16. Redhatter

    Just buy a mother-flippin' light!

    ROFL … or should that be, FOMBLMAO (Fell Off My Bicycle Laughing My Arse Off). Of course, and because they ditched the bicycle, the US is now the shining light in economics and employment… Errr, hmm okay, let me get back to you on that one.
  17. Redhatter

    why i cant sell without 128 posts

    Careful, he'll probably charge >$100 postage.
  18. Redhatter

    Queensland Government Payroll System

    From what I understand… the government were told the system was not ready. They decided to press on with it anyway, and are now paying the price. One of my work colleagues when I was working at Jacques is closely connected with a few of the people who worked on that payroll system project. According to him, there was apparently lots of known issues and missing functionality at the time, but people managing the project decided to go full steam ahead and #### the icebergs. Now the payroll system is listing badly in the water with a nasty gash down its side.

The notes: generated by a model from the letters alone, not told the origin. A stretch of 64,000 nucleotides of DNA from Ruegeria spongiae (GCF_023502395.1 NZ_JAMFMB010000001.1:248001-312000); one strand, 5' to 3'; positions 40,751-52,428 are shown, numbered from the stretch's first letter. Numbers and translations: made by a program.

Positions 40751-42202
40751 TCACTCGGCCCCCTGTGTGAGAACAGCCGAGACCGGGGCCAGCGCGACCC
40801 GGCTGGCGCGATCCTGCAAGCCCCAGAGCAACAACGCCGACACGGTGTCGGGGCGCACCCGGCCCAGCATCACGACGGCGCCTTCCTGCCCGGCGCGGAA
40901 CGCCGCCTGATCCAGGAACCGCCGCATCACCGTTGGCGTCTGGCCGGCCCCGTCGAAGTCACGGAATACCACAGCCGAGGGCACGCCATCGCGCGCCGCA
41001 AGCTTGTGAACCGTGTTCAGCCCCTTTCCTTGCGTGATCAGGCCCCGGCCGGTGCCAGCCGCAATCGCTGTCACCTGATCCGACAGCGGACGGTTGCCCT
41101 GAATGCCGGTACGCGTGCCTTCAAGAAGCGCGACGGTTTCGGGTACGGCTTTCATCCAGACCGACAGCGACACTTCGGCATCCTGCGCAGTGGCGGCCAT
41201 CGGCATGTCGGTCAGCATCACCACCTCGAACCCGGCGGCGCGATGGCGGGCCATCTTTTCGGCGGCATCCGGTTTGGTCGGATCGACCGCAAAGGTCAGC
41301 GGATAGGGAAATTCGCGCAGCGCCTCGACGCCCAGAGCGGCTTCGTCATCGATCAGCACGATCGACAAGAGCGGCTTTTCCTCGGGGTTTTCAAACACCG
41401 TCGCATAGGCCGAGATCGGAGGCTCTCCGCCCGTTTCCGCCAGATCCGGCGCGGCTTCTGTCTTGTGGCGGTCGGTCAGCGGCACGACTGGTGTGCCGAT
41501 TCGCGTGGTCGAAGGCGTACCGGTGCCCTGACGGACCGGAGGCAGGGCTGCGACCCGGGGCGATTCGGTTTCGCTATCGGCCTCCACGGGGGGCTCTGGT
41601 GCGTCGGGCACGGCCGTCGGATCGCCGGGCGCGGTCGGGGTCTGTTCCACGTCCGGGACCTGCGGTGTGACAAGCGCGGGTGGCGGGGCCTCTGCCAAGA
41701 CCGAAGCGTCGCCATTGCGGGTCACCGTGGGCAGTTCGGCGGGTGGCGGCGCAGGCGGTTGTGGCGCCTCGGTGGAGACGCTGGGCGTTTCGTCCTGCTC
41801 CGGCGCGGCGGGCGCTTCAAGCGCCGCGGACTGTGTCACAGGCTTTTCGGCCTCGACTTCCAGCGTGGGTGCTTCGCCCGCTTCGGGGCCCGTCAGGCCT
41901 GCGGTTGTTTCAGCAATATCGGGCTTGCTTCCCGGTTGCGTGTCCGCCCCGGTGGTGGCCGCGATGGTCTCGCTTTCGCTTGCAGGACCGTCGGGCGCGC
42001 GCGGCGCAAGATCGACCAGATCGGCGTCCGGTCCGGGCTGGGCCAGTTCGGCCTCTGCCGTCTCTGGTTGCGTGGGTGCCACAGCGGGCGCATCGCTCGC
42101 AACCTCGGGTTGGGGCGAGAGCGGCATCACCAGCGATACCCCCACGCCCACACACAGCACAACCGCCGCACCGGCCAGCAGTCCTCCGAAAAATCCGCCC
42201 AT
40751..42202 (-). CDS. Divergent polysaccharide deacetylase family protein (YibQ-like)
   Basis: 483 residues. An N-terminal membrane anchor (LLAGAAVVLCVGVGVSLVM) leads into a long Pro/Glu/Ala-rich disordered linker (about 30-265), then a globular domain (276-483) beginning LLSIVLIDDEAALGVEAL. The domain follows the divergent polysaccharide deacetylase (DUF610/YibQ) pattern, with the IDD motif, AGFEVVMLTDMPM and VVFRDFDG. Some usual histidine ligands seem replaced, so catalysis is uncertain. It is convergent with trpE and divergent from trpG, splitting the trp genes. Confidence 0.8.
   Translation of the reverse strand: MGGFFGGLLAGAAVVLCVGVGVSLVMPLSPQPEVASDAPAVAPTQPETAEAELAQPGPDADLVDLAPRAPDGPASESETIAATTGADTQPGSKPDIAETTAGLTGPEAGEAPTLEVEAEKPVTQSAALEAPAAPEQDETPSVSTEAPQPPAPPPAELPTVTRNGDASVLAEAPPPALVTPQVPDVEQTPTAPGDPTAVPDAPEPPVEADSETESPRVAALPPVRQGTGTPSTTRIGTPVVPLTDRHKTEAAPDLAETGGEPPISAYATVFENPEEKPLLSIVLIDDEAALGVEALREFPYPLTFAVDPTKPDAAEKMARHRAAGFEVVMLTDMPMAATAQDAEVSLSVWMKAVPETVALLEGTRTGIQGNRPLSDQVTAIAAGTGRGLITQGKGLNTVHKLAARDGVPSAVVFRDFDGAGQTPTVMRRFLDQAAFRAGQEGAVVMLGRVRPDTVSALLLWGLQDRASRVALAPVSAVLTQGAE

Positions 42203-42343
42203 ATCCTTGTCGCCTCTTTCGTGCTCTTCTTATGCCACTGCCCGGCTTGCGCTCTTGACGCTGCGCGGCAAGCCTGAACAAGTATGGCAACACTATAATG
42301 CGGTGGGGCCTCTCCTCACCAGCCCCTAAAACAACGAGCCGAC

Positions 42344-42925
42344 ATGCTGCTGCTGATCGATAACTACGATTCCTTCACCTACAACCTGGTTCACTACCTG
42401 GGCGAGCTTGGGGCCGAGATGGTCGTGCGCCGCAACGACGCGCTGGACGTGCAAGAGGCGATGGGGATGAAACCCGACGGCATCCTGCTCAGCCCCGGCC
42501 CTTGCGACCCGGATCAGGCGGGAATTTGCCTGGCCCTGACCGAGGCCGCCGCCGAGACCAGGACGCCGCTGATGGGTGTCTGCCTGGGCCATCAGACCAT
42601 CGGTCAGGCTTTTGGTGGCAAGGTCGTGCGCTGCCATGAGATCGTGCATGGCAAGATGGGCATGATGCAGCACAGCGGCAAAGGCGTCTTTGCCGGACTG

19. Redhatter

    Change riding styles by changing your bike

    Once again, seehund make a subtle point. He hates cyclists. If he didn't, you'd be sure to see "good company" in that last sentence. It's posts like this that sometimes make me wish web forums had a killfile like good Usenet readers do.
  20. Redhatter

    Just buy a mother-flippin' light!

    Like car doors making a surprise entrance ? :P More like car doors making a surprise departure… (~90kg of rider, 12kg of radio equipment, 2kg of computer equipment, 30kg of bicycle… travelling at 30km/hr… yeah, it'll make a mess of me, but it'll make a mess of a door hinge too.)
  21. Redhatter

    Ram - It's just incredible!

    Perhaps something not quite seated correctly? Remember you're dealing with very high bandwidth data links that must work 100% of the time. Things can get very finicky when you run at those sorts of speeds.
  22. Redhatter

    Change riding styles by changing your bike